From Puccini and Bellini to Rossini and Gounod, the Houston Grand Opera Studio Showcase on Sunday, directed by Tomer Zvulun, promised a stirring season full of bright talent.
HGO’s annual Studio Showcase features young opera professionals who make up the HGO Studio, an esteemed training program that Carlisle Floyd founded in 1977. This year welcomes 12 studio artists—nine singers and three pianists who also train as coaches and conductors.
Beginning with scenes from Puccini’s classic La Bohème, the program moved through opera favorites to some relatively lesser-known’s in Houston, like Igor Stravinsky’s The Rake’s Progress and Maurice Ravel’s L’heure espagnole. The shock of intelligent color illuminating each scene (by the clever lighting designer Michael James Clark) and minimal set furniture was a refreshing alternative to the opulent productions we often see in the regular season. Bizet’s Carmen, for example: a hot red backdrop, martini glasses and black cocktail dresses.
To those Houston opera-lovers who have had their calendars marked for the fourth and final installment of Richard Wagner’s ring cycle, Götterdämmerung in April 2017 (it’s been a journey), or the return of John Adams’ Nixon in China in January 2017 (a work that HGO premiered in 1987): Rest easy. While your favorite arias might not have been on the program, the lineup guarantees some sensational flair.
Watch for mezzo-soprano Megan Mikailovna Samarin, an artist with vocal intrigue and acting skill to back it up as she proved as Romeo in Bellini’s I Capuleti e I Montecchi, in this season’s Faust and Nixon in China. Yelena Dyachek performance of Gounod’s “Anges purs, anges radieux” was the standout in this showcase. You can spot her in First Secretary in Nixon in China and Dominique de Menil in HGOco’s world premiere of Laura Kaminsky and Mark Campbell/Kimberly Reed’s Some Light Emerges.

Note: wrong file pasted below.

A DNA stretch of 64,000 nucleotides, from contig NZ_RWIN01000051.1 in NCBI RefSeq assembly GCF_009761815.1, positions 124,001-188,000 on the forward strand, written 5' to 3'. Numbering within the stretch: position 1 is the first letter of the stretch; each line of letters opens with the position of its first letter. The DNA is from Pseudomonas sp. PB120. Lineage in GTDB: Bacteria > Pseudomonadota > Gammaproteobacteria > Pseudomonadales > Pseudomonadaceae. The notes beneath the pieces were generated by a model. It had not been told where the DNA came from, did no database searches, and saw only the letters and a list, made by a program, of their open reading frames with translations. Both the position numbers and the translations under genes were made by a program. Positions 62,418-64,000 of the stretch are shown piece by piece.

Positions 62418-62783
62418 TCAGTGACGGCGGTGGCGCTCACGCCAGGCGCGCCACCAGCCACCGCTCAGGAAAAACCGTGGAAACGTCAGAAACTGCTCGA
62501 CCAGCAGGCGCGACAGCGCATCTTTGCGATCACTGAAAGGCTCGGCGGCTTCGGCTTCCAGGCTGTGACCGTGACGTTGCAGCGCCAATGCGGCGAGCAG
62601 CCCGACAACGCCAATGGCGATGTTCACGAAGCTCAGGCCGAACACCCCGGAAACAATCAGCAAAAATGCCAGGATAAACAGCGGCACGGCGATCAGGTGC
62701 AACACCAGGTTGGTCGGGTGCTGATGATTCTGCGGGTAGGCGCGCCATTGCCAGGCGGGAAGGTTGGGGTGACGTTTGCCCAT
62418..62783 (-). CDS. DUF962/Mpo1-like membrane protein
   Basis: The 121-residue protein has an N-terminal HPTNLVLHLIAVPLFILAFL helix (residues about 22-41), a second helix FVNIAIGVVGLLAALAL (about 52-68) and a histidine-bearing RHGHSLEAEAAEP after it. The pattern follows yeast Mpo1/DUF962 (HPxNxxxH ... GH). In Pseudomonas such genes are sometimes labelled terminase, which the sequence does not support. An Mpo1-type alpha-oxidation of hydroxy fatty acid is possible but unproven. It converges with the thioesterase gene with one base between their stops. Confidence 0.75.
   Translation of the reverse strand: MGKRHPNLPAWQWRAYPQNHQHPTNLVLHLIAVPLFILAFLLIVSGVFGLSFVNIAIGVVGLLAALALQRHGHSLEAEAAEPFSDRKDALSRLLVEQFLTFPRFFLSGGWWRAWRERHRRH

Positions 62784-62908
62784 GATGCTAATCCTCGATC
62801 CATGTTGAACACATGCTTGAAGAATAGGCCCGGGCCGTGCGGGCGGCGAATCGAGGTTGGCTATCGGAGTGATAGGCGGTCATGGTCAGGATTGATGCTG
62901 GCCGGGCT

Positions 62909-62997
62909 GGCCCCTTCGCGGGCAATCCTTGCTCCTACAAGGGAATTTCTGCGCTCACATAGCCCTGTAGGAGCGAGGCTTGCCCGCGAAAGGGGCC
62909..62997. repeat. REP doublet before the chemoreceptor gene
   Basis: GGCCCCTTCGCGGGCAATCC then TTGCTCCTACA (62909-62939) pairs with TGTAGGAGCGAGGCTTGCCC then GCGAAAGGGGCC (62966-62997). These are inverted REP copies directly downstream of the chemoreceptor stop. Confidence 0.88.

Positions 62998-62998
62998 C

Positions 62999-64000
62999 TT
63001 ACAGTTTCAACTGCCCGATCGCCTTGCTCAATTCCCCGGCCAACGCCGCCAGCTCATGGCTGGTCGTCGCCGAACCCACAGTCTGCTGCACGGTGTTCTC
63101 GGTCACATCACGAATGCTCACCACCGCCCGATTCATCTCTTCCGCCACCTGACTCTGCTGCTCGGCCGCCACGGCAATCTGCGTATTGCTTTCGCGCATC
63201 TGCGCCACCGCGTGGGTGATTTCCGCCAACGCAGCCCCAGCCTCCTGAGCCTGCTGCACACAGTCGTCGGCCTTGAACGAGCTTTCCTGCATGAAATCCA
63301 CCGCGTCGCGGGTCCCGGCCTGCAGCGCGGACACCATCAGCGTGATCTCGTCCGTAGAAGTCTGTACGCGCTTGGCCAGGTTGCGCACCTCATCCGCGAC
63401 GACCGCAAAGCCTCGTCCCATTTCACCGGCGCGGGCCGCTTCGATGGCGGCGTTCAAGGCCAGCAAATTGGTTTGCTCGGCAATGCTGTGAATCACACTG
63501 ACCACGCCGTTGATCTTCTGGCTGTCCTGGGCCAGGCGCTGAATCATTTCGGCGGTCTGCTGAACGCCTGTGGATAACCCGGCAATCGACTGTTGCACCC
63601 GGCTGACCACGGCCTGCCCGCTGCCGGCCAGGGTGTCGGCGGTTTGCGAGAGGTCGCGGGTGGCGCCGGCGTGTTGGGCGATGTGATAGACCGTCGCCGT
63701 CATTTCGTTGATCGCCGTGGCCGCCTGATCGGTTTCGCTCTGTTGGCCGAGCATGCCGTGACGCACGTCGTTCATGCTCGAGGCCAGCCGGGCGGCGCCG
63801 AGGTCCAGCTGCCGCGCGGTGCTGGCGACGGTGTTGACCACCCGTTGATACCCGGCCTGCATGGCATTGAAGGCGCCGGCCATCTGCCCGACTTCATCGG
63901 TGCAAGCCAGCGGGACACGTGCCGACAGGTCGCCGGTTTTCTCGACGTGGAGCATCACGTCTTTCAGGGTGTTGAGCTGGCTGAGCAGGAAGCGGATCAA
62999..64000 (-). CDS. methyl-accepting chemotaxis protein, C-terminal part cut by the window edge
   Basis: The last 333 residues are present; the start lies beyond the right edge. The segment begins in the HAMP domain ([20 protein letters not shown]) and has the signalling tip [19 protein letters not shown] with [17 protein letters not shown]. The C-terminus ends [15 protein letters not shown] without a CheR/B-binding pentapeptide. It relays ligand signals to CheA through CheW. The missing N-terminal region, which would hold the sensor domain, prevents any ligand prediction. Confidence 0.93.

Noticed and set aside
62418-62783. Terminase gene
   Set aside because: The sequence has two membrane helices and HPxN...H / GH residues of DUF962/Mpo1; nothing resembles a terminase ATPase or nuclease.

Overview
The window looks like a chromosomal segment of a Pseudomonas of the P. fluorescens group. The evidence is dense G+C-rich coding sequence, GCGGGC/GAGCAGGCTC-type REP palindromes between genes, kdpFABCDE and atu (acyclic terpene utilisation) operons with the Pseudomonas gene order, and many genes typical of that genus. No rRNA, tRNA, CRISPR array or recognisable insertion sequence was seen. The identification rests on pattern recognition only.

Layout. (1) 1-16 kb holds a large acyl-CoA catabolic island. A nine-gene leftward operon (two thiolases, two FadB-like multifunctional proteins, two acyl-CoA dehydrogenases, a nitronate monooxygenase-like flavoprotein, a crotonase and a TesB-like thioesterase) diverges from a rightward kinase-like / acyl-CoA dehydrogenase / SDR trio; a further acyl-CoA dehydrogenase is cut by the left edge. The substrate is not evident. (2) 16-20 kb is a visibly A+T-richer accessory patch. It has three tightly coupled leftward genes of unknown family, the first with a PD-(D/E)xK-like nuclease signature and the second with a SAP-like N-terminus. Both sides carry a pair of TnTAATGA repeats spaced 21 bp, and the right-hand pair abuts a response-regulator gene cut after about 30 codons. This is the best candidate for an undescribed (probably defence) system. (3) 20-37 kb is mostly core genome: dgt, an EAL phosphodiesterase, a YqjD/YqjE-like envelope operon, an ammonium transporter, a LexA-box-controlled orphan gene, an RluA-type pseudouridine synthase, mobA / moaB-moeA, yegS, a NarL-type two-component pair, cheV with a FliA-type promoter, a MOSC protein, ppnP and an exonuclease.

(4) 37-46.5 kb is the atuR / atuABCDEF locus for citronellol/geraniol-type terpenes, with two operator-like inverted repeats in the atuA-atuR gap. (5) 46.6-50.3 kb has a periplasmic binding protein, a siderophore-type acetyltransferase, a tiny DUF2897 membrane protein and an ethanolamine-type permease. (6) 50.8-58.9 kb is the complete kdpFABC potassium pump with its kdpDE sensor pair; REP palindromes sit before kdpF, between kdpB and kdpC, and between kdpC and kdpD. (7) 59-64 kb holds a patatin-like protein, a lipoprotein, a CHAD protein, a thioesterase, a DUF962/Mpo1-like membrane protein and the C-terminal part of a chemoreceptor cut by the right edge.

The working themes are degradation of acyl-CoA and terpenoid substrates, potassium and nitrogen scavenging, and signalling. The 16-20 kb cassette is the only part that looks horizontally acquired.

Baritone Ben Edquist—another familiar face, most notably from the title role of last season’s Prince of Players—is back with reliable sophistication. And look out for another baritone, Sol Jin, as Valentin in Faust. If his performance on Sunday as Lucia di Lammermoor’s Enrico is anything to go by, expect some resonant heft.
But the final number in the showcase, a scene from Faust, which will open on October 28, sealed Federico De Michelis as the man to hear this season. He has a unique depth to his voice—almost rough, as though there were layers of sound he could chip into if he chose to. It will be exciting to see him in Jake Heggie’s world premiere, It’s a Wonderful Life, in December.
As artistic and music director Patrick Summers noted in between numbers, the studio pianists deserve our applause too. While Dyachek certainly demanded the spotlight during Poulenc’s “Mes filles” in the first half, pianist Peter Walsh held most of my attention. Set off at a Baby Grand stage left, Walsh leaned into Poulenc’s watercolor score, pulling and pushing the keys with delicate expression. While we might not see Walsh on stage during the season, we will certainly hear the reward of his work behind the scenes.